The Deep End

deep endSo it’s time to address the virtual elephant in the room. I’ve been feeling a little bit guilty lately… And a little bit like a slacker. Recently, I’ve barely managed to eek out two posts a week here on this blog, where at one time, I was posting daily. Admittedly, my comments go unacknowledged and unanswered for far too long. And I’m not EVEN going to address how badly I suck at visiting my friends’ blogs.

Except that I’ve been anything but a slacker… in my Real Life. In my flesh-and-blood-non-pixel-people-cyber-world things have been fairly active. So active, in fact, that it has kept me from this thing that I love so much. So to those of you who’ve been faithful readers all along AND those of you who may have just begun following, please accept my apologies.

Within the span of ONE week I began a new job in the Marketing Department of a large architectural firm, started studying Web Design at the Columbus College of Art and Design and fell prey to “The Crud” that’s been going around. I nursed one of my beloved cluster headaches for nearly two weeks while trying to assimilate to 35-minute-long city commutes, brown bag lunches, new passwords, unfamiliar coffee machines, copiers, printers and conference calls that span at least five different time zones.

I was, for lack of a better term, thrown into the deep end of Grownupland without a flotation device. I went from sleeping until 10, lounging around the house watching bad movies on Lifetime and sending out resumes, making calls and receiving countless “you suck” rejection emails while in yoga pants and sweatshirts… to actual WORK. Yes, that is a real, live, alarm-clock-smacking-rush-rush-shower-makeup-pantyhose-heels J-O-B.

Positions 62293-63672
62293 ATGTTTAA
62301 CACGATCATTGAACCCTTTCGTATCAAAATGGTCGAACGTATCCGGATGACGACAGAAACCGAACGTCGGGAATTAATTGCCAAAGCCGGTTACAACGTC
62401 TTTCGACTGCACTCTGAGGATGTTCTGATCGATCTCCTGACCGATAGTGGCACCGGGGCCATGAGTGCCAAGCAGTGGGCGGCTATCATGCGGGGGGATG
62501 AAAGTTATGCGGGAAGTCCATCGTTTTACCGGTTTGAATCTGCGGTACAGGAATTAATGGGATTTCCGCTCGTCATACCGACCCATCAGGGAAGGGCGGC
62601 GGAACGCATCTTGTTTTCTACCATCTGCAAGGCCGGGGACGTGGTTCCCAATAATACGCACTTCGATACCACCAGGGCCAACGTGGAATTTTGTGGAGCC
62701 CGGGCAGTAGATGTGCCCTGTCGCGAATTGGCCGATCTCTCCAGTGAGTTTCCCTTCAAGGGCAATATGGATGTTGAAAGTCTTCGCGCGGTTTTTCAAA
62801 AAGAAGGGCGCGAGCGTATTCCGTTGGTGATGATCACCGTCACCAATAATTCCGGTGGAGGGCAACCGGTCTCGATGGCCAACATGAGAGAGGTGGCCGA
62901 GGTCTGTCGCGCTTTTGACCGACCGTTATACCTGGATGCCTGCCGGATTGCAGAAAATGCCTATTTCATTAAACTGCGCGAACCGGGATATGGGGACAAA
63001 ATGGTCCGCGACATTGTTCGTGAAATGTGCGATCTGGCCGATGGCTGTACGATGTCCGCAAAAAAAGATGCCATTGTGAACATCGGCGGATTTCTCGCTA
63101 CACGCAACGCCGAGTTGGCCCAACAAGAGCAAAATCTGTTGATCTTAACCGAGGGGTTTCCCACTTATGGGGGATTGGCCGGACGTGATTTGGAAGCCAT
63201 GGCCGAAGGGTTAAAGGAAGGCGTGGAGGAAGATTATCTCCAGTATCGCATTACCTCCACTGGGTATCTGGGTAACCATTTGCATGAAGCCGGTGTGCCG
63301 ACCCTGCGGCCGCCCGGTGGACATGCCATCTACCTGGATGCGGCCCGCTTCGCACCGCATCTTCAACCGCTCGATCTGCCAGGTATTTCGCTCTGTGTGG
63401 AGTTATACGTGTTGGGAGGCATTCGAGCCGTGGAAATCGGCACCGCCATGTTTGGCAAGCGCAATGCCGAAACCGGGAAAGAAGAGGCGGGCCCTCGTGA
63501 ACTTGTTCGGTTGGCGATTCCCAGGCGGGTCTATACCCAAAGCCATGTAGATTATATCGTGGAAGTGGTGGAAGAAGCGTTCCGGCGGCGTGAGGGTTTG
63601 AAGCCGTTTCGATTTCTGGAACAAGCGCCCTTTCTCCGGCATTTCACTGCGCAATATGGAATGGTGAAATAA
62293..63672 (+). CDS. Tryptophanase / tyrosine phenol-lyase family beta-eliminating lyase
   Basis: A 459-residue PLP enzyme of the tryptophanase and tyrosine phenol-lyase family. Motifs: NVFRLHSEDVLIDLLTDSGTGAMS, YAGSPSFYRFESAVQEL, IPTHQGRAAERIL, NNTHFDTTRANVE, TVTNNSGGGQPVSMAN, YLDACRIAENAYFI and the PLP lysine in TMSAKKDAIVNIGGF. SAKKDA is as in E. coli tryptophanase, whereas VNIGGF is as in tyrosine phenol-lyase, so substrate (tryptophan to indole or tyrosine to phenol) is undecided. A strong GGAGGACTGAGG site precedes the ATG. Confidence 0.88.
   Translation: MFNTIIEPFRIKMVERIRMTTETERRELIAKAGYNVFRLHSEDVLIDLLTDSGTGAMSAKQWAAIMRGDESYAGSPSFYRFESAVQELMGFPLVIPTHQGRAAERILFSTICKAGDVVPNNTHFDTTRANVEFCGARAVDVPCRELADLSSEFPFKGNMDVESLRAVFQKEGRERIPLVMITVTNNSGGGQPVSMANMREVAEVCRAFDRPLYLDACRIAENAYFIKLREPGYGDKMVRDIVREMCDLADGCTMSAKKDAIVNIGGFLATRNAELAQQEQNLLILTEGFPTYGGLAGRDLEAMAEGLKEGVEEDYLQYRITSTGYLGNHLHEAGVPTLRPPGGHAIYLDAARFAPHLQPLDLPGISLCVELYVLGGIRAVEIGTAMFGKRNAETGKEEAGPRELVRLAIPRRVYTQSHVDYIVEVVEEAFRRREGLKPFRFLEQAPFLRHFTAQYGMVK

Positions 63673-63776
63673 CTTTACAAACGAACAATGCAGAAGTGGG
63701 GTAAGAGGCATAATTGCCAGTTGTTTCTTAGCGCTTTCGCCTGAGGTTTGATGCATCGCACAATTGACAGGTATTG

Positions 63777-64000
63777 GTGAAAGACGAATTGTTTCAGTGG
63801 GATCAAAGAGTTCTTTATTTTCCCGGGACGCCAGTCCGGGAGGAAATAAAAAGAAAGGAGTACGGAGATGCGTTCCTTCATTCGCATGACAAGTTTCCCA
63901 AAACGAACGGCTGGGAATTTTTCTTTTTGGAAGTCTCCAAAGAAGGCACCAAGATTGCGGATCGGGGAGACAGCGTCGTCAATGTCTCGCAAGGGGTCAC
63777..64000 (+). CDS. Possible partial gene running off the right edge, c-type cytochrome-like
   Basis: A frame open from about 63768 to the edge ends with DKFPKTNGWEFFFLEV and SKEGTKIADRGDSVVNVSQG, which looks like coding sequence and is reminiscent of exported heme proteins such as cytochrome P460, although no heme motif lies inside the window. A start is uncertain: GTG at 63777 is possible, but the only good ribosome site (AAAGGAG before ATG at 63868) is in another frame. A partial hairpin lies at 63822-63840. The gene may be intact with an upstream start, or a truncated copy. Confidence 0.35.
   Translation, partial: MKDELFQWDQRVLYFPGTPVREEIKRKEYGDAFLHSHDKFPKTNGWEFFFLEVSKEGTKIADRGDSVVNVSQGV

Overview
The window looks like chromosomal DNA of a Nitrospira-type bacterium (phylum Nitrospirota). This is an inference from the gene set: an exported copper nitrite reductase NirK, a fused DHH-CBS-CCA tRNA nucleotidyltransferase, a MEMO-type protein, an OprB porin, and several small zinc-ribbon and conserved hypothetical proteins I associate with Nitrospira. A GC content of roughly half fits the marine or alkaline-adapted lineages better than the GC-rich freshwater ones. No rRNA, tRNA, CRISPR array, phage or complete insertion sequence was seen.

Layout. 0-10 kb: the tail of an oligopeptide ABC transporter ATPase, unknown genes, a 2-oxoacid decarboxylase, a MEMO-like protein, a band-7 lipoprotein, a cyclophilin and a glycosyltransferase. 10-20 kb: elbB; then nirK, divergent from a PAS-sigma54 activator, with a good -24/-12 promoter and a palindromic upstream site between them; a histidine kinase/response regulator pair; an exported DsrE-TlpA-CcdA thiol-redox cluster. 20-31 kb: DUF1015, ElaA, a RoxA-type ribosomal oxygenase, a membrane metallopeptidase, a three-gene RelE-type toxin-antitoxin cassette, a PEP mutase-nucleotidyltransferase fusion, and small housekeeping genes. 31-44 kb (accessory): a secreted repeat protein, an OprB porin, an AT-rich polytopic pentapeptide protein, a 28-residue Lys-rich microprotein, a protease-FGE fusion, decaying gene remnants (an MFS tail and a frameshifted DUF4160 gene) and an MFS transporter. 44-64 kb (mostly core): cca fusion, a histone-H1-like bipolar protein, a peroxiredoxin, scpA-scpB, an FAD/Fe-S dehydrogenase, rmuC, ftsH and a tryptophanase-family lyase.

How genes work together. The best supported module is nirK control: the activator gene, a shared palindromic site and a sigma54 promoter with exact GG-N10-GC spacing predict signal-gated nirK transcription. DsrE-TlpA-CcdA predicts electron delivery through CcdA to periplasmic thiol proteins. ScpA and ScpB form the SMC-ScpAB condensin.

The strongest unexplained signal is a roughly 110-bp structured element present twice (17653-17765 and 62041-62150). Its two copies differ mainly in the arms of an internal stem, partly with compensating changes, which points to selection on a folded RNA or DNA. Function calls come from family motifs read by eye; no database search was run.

But just last night—while brushing the three inches of fresh snow (that had fallen since lunch) from my car after an 11-hour work day—it occurred to me that even though I am thoroughly exhausted and my head feels as though it could explode from all of the “new” information I am taking in on a daily basis… I feel alive.

There is something quite invigorating about being challenged and pushed to beyond what we think we can bear at times. Hopefully soon, when the waters calm I’ll get back on track with more regular writing. But until then, if the choice is between sitting on the couch listening to Hoda and Kathy Lee whine about wine while looking for a job OR getting tossed head-long into the Deep End… I think I’d rather swim.

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Greener Grass

I was jealous of a woman that I passed at the grocery store last week. It was around noon and I clearly remember thinking that she was probably on her lunch break by the way she breezed by at an alarmingly high rate of speed. She was tall, thin and attractive… but surprisingly her beauty was not the object of my scorn.

No, I was envious of her because it was obvious that she had a job. A real, professional job. One with paid vacation, full medical (probably dental too) and a 401k. She was very well-dressed in a crisp, white blouse tucked into a smart pencil skirt paired up with some killer heels. And she walked with purpose — a woman on a mission.

Once upon a time, I knew that mission well. The object is to get through traffic to the store, gather everything on your list as well as something halfway decent to eat, get back through traffic and slide into your parking spot in 60 minutes or less. After all, the day is now half over and there are STILL calls to be returned, emails to respond to and deadlines to meet.

Yes, cruising by her in my khaki shorts, flip-flops and loose-fitting summer top I had plenty of time to take in the scene. I had no where specific to be. I got up at ten, fed the cat, watched Hoda and Kathy Lee conduct a few “ambush makeovers” on the plaza during the Today Show, showered and threw on something I found laying at the bottom of my closet. I had no list. My mission was simple: To procure some bagels and OJ.

But I found it to be quite a curious thing—my jealousy of this woman—because whenever was working, I envied all those women dressed in khakis, flip-flops and summer tops. They always shopped at a leisurely pace, flip-flopping their way around the store… taking time to sniff and squeeze the produce and casually wait for the sorts of food that needed to be sliced, trimmed, weighed and wrapped.